How GOP Senate Candidate Tommy Thompson Cashed in Big on His Lobbyist Connections
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Like AGA, Novartis “entered in to a global civil, criminal and administrative settlement” with the federal government, paying a $425 million fine and pleading guilty to a misdemeanor criminal violation. In the 2010 integrity agreement with the Inspector General of HHS, Novartis acknowledged that it had promoted Trileptal, an epilepsy anticonvulsant, for uses not approved by the FDA, and that it had violated the False Claims Act in connection with Trileptal and other drugs. The FDA approved Trileptal in September 2001, while Thompson was HHS secretary, and Thompson and Novartis CEO Daniel Vasella staged a press conference in May 2001, announcing with great fanfare the speediest FDA approval of a drug in years, Novartis’ leukemia medication Gleevac.
In 2006, while Simonson was still running the HHS office overseeing emergency preparedness, the agency awarded Novartis a $220 million pre-pandemic flu vaccine contract. The company announced that it would build a plant in North Carolina partially funded by this contract, and in 2009, another contract was awarded for $486 million, covering a substantial share of the plant’s cost as well as a vaccine supply. Akin lobbied for the two contracts.
Vasella and Thompson became so friendly while Thompson was at HHC they rode motorcycles together through DC—Thompson aboard a Harley, and Vasella aboard a BMW 1200. New accounts last year indicated the Justice Department was conducting a new fraud investigation of the firm. Constella Group is a research consultant for Novartis, interlinking Thompson’s clients.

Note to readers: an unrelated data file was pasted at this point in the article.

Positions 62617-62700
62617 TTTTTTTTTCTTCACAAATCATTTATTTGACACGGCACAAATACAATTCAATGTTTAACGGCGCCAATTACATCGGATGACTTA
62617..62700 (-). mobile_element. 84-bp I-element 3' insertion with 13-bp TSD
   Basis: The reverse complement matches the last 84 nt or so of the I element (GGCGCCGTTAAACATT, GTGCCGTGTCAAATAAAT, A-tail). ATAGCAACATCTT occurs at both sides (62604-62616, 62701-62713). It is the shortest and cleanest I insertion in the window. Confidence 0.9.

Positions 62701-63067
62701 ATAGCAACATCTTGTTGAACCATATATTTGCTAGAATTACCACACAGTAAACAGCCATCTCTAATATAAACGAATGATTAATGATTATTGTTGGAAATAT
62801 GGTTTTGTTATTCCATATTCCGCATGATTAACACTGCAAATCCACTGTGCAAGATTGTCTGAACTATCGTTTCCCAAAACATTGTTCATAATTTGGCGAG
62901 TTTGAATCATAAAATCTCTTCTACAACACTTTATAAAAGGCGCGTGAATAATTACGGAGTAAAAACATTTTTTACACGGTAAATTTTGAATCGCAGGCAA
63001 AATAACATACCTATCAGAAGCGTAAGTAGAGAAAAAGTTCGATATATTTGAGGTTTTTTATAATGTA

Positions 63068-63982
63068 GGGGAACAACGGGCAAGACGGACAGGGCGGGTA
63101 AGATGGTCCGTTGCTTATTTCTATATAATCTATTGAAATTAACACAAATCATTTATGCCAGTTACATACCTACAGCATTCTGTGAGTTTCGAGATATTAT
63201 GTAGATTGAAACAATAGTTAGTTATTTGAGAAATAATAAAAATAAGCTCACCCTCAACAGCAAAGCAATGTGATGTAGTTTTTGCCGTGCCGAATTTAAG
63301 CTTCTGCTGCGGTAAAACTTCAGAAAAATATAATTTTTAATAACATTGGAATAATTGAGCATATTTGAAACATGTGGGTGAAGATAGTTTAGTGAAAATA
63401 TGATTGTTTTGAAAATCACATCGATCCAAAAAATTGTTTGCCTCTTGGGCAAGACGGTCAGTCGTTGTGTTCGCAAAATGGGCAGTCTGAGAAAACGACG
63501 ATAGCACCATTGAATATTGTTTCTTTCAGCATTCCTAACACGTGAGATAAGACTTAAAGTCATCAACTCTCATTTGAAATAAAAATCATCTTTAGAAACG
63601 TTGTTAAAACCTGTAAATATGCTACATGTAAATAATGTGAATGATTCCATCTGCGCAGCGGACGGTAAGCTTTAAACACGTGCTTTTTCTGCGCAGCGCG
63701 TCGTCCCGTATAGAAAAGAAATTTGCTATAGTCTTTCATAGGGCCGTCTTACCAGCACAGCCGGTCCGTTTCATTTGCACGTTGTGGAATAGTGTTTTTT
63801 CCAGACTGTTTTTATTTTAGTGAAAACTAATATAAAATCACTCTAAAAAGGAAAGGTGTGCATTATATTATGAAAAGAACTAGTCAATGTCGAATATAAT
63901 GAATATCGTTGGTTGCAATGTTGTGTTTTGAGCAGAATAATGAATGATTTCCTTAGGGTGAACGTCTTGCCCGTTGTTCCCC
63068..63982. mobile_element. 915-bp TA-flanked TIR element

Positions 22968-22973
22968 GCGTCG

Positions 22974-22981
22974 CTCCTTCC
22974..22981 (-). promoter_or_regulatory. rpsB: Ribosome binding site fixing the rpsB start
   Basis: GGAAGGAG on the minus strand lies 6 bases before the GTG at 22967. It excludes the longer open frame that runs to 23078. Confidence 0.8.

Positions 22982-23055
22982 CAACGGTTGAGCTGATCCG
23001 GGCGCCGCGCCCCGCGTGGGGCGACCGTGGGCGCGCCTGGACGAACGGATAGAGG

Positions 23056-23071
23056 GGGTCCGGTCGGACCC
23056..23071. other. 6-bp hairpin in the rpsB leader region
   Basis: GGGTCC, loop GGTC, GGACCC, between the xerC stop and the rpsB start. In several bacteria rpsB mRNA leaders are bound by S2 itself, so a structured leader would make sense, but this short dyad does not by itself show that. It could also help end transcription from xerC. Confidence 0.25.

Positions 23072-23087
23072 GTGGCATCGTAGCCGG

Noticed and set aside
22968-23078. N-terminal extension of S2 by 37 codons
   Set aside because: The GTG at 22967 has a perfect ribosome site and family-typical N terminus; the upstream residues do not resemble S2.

MDVIP—Thompson virtually invented this “Doctor-to-the-Stars” concierge company that charges annual fees just to get a physician to return patients’ calls, agree to see them quickly, or provide other “open door” services. Founded in Boca Raton in 2000, the company pioneered this VIP service and is now the largest provider in the country. When Congressman Henry Waxman wrote Thompson at HHS in 2002 protesting MDVIP’s practices as a violation of Medicare laws, charging that the company was requiring Medicare patients to pay an annual fee as “a condition” for them to receive Medicare covered benefits, Thompson replied with a ruling that, to this day, is described as “the legal authority” for these fees. Waxman complained that if permitted, there would be “no financial protection against overcharges” for Medicare patients, yet Thompson was in such a rush to approve it that he got an HHS legal unit to complete a review in two weeks.
MDVIP executives and their families have contributed $30,500 to Thompson’s senate campaign. Proctor & Gamble, which acquired a partial stake in MDVIP in 2007 and full ownership in 2010, has given another $15,000. The company retained Thompson as a consultant and Akin as a lobbyist in 2005, and Proctor & Gamble paid Akin $290,000 to represent MDVIP between 2010 and 2012. Thompson’s 2011 disclosure indicates it was still a consulting client. The company named him to lead its Committee on Cost Reduction Through Preventive Care, but his annual earnings from MDVIP have never been disclosed.
Akorn Inc.—One of Thompson and Wiley’s first clients at Akin in 2005, the company was awarded a breakthrough $21.9 million HHS contract in February 2006, announced by assistant secretary Simonson. Akin’s lobbying filings indicate that Wiley was part of the team lobbying Simonson’s office for this procurement contract, a shockingly cozy arrangement. Akorn has paid Akin $460,000 in lobbying fees. The Project BioShield contract generated what Homeland Security Newswire called “ever more intense criticism,” because “a major goal of BioShield is the treatment of acute radiation syndrome,” but Akorn’s products “will not do it.” The Newswire also pointed out that the bid solicitation only called for 100,000 doses and an option for another 100,000, while Akorn was awarded a 400,000-dose contract with an option for 500,000 more.